What DVCS the project is using.
What are their workflows for code contribution? (Most organizations have a defined way to submit a patch and you MUST follow that).
How to get involved with the community. Because even open source projects won’t accept unauthorized/unreliable code from some newcomer. More on this on the next point.
Select an organization or project and contribute
This can come either after or before the last point. If you have no idea which organization interests you, go to the Google Summer of Code 2016 and browse through the list of accepted organizations. Most organizations get accepted recurringly, so you are safe in picking an org which has been accepted 2–3 times already. Make sure to filter according to the language of your choice. Once you’ve picked an organization, start creating a good reputation for yourself. To do this,

Get in contact with the developers. Use IRC, subscribe to the developer mailing list of that org.

Submit patches. Nothing will help your case as much as your coding capabilities. Fix bugs. Even just one is good. Start with the easiest of bugs. If in doubt, ask the devs to direct you to the bug they think will be good for you to start with.

Get familiar with their workflow. This includes, how they contribute code, their coding style, if they hold any online meetings (do attend), etc.

Ask Smart Questions
Once you are up and running in contributing to a project, you WILL face difficulties. You might not know how a particular piece of code is working, or you might not know about the required technology. This is the time for you to ASK. Ask the established developers in that project, or anyone whom you think might know the answer in general. Asking is not a sign of weakness but it will, instead, help see you through a lot of unnecessary struggles. But at the same time, remember How To Ask Questions The Smart Way.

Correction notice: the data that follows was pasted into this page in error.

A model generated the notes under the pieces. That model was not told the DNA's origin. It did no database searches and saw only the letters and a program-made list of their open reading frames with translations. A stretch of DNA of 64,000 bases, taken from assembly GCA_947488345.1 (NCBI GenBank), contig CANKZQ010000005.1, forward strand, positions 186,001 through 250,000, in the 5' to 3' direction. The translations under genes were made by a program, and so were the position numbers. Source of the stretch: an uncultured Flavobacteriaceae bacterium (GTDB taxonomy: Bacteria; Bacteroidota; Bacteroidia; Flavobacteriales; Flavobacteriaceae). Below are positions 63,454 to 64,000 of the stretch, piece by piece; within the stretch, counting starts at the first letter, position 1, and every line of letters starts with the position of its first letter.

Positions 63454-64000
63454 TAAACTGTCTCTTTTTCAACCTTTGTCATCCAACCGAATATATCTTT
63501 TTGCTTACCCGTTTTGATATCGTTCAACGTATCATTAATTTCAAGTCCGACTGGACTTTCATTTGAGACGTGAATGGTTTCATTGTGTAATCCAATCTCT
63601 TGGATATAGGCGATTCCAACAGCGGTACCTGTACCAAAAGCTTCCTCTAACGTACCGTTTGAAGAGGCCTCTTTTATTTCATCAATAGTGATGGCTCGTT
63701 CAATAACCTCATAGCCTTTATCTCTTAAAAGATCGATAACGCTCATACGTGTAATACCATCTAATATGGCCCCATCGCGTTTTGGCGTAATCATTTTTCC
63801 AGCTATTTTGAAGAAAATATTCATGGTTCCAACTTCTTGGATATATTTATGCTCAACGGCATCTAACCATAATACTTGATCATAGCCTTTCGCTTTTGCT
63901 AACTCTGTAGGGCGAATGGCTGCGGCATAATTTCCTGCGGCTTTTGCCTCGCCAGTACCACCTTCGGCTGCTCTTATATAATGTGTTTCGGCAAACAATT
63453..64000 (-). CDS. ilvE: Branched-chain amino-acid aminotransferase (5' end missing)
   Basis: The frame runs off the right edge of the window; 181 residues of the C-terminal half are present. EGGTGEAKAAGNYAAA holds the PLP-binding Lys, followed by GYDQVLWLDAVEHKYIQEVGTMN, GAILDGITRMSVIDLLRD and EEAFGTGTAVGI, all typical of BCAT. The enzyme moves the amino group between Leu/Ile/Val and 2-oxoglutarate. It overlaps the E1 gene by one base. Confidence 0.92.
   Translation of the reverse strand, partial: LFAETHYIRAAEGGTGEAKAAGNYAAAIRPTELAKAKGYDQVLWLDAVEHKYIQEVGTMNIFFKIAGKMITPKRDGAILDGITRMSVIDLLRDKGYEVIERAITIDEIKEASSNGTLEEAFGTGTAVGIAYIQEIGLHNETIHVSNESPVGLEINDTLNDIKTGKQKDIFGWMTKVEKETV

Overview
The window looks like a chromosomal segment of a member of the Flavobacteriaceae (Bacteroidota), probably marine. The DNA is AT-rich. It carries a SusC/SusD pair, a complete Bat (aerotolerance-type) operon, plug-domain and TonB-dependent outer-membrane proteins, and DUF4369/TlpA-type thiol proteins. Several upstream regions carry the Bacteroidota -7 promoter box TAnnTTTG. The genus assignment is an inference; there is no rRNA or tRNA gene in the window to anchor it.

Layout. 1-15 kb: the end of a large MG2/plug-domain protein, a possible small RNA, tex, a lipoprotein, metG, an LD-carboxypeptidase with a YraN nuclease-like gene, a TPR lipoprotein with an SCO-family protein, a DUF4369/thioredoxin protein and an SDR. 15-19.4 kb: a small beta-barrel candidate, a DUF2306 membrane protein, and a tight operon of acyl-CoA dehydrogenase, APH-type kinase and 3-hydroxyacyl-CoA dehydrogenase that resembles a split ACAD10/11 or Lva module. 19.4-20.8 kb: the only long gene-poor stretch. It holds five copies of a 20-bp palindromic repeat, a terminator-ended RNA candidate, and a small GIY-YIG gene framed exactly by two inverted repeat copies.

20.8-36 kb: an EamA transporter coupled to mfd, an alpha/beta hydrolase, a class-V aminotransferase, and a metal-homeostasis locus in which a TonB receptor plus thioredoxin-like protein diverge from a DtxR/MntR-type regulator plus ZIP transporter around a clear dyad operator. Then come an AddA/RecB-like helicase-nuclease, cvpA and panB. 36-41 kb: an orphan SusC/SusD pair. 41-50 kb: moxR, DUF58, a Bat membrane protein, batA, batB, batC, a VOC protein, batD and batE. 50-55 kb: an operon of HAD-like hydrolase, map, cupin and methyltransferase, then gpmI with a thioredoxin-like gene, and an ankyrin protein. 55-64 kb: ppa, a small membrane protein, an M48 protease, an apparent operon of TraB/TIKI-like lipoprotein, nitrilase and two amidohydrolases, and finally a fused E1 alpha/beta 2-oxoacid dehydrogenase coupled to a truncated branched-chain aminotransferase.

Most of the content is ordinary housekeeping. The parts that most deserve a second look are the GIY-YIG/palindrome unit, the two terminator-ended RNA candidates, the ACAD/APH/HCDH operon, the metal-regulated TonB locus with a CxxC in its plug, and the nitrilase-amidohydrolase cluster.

Tom Lutzenberger 1 week ago
What exactly is the question?
Artemciy 1 week ago
have you seen, or can you find, examples of freelancer.com used to improve open source projects?
Piotr Grad 1 week ago
improve open source projects
Mike M 1 week ago
Try this (search for "opensource"): https://www.freelancer.com/jobs/?keyword=%22opensource%22&status=all

However, most of these are people looking for assistance modding open-source code for their wons ends.
Honestly, most open source projects do not call out or pa for freelance, only have open calls for support. If there were paid development, it would be call-outs on their own pages, through foundational grants, or special projects.

Good luck.
Artemciy 1 week ago
> However, most of these are people looking for assistance modding open-source code for their wons ends.

Makes sense. We were hired on Upwork a couple of times to mod, privately, the open-source libraries.

> Honestly, most open source projects do not call out or pa for freelance, only have open calls for support

Which might be something to fix, because there's a lot of developers at freelance.com, and maybe connecting the open source bounties with the freelance.com developers would help..

> Good luck.

Thanks!
animous 1 week ago Correct